Dr. Ken Sands

Dr. Ken Sands ’81 speaks at the launch of the Health and Wellness Network in Boston on February 19. (Photo by Alex Jones)

A tale of three cities unfolded in Boston last Wednesday as Colgate launched its newest professional network for alumni and students: the Health and Wellness Network.

More than 75 graduates working in a wide variety of health-related fields attended the event at the Mandarin Oriental Hotel, and it was up to Colgate staff members to link them with their alma mater in Hamilton, N.Y. — city number one. Michael Sciola, director of career services, did so by reminding everyone of why they were there.

“Most institutions have a legacy of connecting alumni either by professions, geographic locations, or nostalgia. Instead, we are finding complementary professions so we can bring alumni together in mutually beneficial ways,” Sciola said. “What you see tonight is an example of how we’re starting to think differently about how we interact with alumni and how we can continue a 70-year dialogue after graduation.”

The university has set three more objectives for its networks: to promote the Colgate community’s impact on the world, identify mentorships and internships for students, and remind alumni that their support is invaluable as the university pursues its mission to educate current undergraduates.

This is industrial-strength networking, and Wednesday’s event proves that the approach draws a diverse crowd, interested in forming unique connections. Doctors met health care advocates, who were talking with data experts — alumni like Will Betz ’13, a mathematical economics major who now works for a company that analyzes big data derived from health care providers.

“I thought the health care event was really well done, and look forward to the future of such focused groups,” Betz said. “I think these could be much more professionally useful than the general alumni gatherings, and I hope that more groups will begin to appear.”

Attendees enjoyed an hour-long professional networking reception, where they exchanged business cards and memories of life on the hill. Afterward, they heard Alexandria Dyer ’14 talk about the inspiration behind her choice to pursue a career in public health after graduation this May.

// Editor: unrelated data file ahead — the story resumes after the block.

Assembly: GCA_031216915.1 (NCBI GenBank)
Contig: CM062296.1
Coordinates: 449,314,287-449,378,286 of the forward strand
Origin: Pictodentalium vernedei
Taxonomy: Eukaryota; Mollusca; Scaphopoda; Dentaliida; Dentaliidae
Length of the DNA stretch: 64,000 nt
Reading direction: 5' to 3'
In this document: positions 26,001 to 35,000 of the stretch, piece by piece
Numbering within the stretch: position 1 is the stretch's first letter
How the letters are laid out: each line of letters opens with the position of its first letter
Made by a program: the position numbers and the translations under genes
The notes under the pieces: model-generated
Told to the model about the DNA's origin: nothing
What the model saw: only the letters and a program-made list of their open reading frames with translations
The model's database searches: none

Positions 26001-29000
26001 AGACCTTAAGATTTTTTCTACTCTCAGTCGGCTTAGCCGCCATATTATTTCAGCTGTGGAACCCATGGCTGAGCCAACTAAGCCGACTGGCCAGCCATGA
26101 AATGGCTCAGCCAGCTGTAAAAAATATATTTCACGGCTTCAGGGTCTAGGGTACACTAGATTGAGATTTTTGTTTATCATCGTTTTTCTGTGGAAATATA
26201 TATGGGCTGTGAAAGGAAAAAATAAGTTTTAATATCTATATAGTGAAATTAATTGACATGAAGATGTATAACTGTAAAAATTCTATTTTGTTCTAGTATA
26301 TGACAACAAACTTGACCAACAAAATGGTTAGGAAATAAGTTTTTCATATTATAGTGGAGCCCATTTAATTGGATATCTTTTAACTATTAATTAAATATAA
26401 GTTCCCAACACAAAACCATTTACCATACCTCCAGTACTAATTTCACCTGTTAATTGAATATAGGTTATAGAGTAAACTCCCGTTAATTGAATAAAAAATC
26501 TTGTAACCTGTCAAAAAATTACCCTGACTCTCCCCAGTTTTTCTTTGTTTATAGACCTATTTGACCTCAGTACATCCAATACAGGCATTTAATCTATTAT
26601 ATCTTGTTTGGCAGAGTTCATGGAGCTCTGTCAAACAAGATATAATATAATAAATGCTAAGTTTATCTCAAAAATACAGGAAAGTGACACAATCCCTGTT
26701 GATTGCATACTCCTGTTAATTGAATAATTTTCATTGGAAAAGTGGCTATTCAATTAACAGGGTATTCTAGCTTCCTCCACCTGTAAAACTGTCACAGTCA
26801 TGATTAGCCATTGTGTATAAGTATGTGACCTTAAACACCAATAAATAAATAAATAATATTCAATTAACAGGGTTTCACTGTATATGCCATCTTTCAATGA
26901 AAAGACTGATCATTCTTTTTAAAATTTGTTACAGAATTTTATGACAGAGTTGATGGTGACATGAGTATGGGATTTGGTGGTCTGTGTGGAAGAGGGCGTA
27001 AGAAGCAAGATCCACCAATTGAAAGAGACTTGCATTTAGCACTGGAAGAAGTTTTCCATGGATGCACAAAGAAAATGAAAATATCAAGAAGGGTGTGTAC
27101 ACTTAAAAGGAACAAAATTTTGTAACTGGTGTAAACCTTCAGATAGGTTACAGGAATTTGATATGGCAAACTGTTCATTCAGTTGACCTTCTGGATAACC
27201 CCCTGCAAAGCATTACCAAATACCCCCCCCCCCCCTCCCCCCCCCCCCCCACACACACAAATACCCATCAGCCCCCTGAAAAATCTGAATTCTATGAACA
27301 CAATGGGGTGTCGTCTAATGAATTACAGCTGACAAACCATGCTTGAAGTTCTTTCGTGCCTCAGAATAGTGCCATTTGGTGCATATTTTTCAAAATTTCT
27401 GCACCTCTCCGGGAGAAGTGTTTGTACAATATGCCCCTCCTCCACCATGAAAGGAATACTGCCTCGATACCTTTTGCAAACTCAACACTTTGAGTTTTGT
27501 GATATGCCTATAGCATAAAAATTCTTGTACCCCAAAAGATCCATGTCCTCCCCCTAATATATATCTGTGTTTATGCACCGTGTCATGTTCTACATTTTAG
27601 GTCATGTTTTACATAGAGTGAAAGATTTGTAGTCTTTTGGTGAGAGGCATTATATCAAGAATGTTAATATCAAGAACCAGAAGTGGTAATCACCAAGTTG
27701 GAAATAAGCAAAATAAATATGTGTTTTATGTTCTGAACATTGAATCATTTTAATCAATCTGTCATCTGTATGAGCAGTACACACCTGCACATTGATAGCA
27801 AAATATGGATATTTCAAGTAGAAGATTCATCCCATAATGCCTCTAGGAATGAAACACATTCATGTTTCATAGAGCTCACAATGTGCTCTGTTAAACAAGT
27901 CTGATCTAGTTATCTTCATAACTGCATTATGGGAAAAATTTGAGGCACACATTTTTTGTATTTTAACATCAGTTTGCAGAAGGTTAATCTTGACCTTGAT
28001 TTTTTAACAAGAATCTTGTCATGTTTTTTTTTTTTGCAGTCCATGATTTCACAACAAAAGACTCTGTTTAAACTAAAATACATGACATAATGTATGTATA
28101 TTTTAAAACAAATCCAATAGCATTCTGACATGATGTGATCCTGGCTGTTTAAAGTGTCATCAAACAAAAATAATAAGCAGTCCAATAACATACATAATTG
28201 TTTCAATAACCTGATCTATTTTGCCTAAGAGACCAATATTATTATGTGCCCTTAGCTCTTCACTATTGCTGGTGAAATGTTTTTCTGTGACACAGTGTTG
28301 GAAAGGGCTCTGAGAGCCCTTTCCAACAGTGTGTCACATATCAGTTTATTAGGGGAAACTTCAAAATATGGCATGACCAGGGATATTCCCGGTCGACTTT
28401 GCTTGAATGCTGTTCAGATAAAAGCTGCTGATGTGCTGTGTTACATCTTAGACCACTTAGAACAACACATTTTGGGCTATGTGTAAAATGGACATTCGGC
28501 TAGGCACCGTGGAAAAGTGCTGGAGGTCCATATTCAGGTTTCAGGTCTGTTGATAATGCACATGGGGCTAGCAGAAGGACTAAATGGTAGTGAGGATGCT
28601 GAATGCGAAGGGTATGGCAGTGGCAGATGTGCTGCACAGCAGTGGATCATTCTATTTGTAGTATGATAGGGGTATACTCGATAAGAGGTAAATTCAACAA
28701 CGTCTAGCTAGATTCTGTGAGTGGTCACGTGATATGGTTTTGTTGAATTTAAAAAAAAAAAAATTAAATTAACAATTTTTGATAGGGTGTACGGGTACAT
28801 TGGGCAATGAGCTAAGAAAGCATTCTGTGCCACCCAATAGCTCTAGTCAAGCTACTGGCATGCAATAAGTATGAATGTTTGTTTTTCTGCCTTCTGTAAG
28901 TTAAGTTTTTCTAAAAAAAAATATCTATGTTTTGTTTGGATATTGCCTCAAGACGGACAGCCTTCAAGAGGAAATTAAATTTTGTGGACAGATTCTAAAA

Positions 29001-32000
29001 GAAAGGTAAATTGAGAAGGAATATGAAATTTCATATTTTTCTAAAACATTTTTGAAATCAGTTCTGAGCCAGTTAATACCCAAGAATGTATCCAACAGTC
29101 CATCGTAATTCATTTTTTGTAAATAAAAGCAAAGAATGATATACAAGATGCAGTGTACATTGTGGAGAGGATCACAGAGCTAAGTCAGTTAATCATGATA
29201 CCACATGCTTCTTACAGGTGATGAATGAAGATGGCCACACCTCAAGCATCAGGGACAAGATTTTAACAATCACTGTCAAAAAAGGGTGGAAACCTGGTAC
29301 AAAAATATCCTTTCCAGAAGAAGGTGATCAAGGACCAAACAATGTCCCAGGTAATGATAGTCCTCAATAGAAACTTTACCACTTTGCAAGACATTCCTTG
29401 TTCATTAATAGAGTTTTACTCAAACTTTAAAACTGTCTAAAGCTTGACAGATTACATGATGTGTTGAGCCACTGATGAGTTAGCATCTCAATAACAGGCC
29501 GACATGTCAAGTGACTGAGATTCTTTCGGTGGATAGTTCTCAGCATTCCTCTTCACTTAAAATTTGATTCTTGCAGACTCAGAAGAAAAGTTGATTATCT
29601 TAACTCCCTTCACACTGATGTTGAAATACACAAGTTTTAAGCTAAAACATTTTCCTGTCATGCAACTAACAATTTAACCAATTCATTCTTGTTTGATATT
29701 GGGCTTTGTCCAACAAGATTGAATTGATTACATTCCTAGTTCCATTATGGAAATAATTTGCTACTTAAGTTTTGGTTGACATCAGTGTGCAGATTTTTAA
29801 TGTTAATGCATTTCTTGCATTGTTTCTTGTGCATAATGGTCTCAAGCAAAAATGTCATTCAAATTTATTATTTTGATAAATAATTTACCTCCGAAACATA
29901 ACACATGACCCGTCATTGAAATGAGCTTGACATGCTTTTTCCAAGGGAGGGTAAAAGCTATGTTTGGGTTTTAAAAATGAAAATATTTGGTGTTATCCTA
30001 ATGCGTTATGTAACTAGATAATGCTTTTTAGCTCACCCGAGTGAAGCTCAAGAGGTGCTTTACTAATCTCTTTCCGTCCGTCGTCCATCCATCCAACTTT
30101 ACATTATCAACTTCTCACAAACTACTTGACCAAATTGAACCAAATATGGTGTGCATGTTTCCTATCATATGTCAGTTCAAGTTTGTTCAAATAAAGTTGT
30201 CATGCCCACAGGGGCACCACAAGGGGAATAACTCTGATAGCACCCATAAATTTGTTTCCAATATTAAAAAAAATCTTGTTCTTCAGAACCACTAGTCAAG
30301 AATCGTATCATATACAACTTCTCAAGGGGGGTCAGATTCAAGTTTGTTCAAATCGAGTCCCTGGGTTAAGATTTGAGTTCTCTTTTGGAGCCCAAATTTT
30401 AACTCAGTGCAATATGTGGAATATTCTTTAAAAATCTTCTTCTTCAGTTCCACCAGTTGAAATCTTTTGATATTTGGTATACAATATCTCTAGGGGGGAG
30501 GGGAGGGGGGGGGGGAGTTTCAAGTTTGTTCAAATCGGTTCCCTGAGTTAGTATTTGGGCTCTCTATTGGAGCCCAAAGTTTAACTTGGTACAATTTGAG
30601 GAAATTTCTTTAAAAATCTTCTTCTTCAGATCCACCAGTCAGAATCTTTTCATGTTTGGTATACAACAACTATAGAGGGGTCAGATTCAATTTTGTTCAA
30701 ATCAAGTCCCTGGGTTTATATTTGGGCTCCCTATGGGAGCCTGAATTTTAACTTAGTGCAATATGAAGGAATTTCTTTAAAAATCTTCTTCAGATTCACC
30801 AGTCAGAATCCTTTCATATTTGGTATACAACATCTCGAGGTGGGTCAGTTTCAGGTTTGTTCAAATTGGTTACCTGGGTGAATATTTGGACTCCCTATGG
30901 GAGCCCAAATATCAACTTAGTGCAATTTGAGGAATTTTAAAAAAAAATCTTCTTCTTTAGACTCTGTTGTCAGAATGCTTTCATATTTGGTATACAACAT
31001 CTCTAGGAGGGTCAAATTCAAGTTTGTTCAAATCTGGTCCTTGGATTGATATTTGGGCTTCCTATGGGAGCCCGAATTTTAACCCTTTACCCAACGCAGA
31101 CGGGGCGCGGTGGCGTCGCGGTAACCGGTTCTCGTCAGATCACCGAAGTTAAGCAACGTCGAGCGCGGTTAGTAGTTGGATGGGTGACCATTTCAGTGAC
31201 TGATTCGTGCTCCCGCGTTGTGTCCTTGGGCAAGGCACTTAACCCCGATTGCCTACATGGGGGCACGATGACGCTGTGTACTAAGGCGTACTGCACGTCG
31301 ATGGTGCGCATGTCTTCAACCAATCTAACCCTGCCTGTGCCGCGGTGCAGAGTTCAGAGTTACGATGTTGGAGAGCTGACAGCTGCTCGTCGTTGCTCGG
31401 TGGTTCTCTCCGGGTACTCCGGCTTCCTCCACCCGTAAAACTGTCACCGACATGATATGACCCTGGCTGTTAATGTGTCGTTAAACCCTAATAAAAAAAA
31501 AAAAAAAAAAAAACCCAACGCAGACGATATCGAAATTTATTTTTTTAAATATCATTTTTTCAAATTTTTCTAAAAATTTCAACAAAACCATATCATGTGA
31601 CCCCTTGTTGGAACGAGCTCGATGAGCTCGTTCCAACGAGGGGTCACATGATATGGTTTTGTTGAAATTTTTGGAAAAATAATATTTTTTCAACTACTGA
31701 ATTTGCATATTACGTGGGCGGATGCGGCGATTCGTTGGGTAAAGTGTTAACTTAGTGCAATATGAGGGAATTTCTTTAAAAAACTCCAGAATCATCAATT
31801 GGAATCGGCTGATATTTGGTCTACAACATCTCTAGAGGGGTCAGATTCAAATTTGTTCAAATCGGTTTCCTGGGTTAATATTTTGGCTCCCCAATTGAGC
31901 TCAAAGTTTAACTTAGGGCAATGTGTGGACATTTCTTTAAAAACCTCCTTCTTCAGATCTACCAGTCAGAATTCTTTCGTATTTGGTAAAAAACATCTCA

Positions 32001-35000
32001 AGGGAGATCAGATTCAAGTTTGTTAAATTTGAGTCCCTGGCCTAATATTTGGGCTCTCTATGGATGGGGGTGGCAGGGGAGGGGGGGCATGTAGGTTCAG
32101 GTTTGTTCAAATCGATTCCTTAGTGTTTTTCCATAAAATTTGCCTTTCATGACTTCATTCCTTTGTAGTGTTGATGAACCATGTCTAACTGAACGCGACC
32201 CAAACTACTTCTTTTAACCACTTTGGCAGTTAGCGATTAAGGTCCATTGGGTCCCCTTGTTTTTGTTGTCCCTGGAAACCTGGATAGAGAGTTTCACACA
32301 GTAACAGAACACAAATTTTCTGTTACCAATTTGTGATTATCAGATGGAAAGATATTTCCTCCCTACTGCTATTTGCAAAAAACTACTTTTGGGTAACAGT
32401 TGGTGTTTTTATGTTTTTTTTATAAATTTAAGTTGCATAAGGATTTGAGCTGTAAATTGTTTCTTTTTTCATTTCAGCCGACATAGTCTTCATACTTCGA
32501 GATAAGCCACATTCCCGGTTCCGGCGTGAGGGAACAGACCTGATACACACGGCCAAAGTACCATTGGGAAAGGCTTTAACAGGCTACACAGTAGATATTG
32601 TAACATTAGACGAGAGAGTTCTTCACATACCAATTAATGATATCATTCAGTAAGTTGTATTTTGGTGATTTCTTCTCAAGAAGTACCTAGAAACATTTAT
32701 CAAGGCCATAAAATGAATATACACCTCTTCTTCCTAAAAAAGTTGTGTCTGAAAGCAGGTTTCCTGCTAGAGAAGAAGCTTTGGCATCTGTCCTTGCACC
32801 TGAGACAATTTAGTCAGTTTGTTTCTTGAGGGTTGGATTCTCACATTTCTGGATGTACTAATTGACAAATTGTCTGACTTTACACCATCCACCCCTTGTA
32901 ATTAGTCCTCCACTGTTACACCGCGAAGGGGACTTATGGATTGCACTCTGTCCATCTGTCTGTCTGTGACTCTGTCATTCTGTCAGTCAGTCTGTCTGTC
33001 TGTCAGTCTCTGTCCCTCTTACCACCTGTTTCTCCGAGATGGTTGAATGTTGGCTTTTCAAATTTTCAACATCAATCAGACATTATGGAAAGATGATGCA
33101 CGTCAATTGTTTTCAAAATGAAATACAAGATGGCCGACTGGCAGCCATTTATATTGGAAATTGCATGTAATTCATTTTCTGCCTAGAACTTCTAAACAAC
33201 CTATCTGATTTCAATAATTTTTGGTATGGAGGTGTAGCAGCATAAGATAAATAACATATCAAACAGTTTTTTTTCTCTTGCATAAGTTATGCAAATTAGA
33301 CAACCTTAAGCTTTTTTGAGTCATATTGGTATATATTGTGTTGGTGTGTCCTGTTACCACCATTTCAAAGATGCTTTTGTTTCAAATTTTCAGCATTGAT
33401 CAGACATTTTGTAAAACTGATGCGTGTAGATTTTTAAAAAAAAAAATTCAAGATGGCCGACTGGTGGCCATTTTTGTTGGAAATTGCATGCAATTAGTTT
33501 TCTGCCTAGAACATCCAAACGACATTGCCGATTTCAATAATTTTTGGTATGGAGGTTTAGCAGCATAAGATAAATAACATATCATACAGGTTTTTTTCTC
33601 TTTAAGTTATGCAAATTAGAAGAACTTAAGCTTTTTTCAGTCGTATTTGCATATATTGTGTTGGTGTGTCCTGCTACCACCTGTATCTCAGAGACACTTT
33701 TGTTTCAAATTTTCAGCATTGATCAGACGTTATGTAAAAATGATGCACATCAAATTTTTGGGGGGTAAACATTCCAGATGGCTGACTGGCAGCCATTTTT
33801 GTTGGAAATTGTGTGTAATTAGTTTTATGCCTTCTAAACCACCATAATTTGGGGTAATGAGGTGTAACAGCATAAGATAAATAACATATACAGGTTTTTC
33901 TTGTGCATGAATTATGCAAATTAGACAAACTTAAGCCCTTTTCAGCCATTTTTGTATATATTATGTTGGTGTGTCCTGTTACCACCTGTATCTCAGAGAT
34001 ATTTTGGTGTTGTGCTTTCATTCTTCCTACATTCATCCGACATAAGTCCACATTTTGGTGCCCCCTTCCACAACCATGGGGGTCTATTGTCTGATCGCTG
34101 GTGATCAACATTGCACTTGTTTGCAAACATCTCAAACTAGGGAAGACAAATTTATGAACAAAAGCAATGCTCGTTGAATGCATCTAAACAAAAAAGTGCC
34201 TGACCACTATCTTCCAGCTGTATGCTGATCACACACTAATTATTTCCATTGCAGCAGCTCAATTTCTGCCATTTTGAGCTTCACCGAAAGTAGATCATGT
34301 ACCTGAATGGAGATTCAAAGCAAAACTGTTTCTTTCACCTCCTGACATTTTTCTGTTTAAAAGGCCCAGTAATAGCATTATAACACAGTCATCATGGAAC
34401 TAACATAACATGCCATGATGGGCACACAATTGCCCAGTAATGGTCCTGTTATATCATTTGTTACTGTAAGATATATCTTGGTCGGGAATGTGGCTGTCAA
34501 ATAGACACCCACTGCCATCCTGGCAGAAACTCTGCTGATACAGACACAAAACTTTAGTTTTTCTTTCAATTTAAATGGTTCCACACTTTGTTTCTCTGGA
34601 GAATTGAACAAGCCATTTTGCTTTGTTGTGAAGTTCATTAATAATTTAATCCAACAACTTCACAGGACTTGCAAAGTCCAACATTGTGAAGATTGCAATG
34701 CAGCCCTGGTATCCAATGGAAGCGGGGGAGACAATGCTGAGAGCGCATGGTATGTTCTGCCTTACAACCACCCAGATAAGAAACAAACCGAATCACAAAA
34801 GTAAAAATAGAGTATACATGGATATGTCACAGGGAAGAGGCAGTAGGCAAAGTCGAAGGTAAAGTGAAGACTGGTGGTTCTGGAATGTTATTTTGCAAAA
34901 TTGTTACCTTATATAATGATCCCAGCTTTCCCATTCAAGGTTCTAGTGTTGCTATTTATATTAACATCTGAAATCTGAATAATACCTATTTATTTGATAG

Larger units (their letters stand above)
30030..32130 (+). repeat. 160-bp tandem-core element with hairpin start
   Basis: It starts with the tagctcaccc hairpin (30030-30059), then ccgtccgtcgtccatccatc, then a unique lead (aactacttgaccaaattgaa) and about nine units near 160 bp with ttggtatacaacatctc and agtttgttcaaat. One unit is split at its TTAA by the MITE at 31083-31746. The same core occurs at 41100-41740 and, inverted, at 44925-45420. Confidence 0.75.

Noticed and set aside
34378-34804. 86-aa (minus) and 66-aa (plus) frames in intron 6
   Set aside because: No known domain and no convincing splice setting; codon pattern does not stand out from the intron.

Dyer’s father came from All Saints village, Antigua — city number two. Although he has not returned to his home country in more than two decades, he still tells vivid stories about the beaches, the sunshine, and his time in the cotton fields where he worked from the age of 12 to support his 13 siblings.

“I understand why my father has pushed me so hard to do well in school,” Dyer said. “For him, health, education, and security are not given as they are here in the United States. In Antigua, these are luxuries.”

Dr. Ken Sands ’81, an authority on America’s health care system, followed Dyer to the podium. He focused attention back on Boston, city number three, where he serves as senior vice president for health care quality at Beth Israel Deaconess Medical Center.

Sands told the story of Beth Israel patient “Mr. Nagachi” (not the patient’s real name), who received top-tier emergency care at the hospital following a diabetic episode. The patient hadn’t realized that he was diabetic, but a routine test performed at one of the hospital’s clinics several weeks prior to the emergency showed that he had the condition. That information wasn’t passed on to the patient. It’s Sands’ job to help fix the problems that led to that misstep.

Drawing on his professional background, Sands identified four trends that are pushing U.S. hospital care in a positive direction: greater transparency, greater engagement with patients, technology, and financial alignment. “Mr. Nagachi had an avoidable hospital admission,” Sands said. “The current system reimburses hospitals best for high-intensity care. We also provided care for Mr. Nagachi in our clinics, and we probably lost money on those visits. That’s perverse misalignment. All of the health care plans are reconfiguring to encourage hospitals to be providing high-quality, efficient care.”

Because of their common backgrounds, everyone in the room was riveted by Dyer’s narrative and Sands’ expertise. They also were energized by the novel approach embodied in the network itself, which stands as an open invitation for members to volunteer ideas, hire a Colgate student as an intern, refer a job or internship opportunity to the career services office, and support the university’s internship fund.

“If you bring people together with common interests, you see great innovation,” Sciola said.

President Jeffrey Herbst made it clear that the innovation would continue — in Boston and in cities across the country. “We know that Colgate people like to get together in person, and we’re strong supporters of that,” Herbst told the crowd. “So we’ll have many opportunities for you to get together in the future.”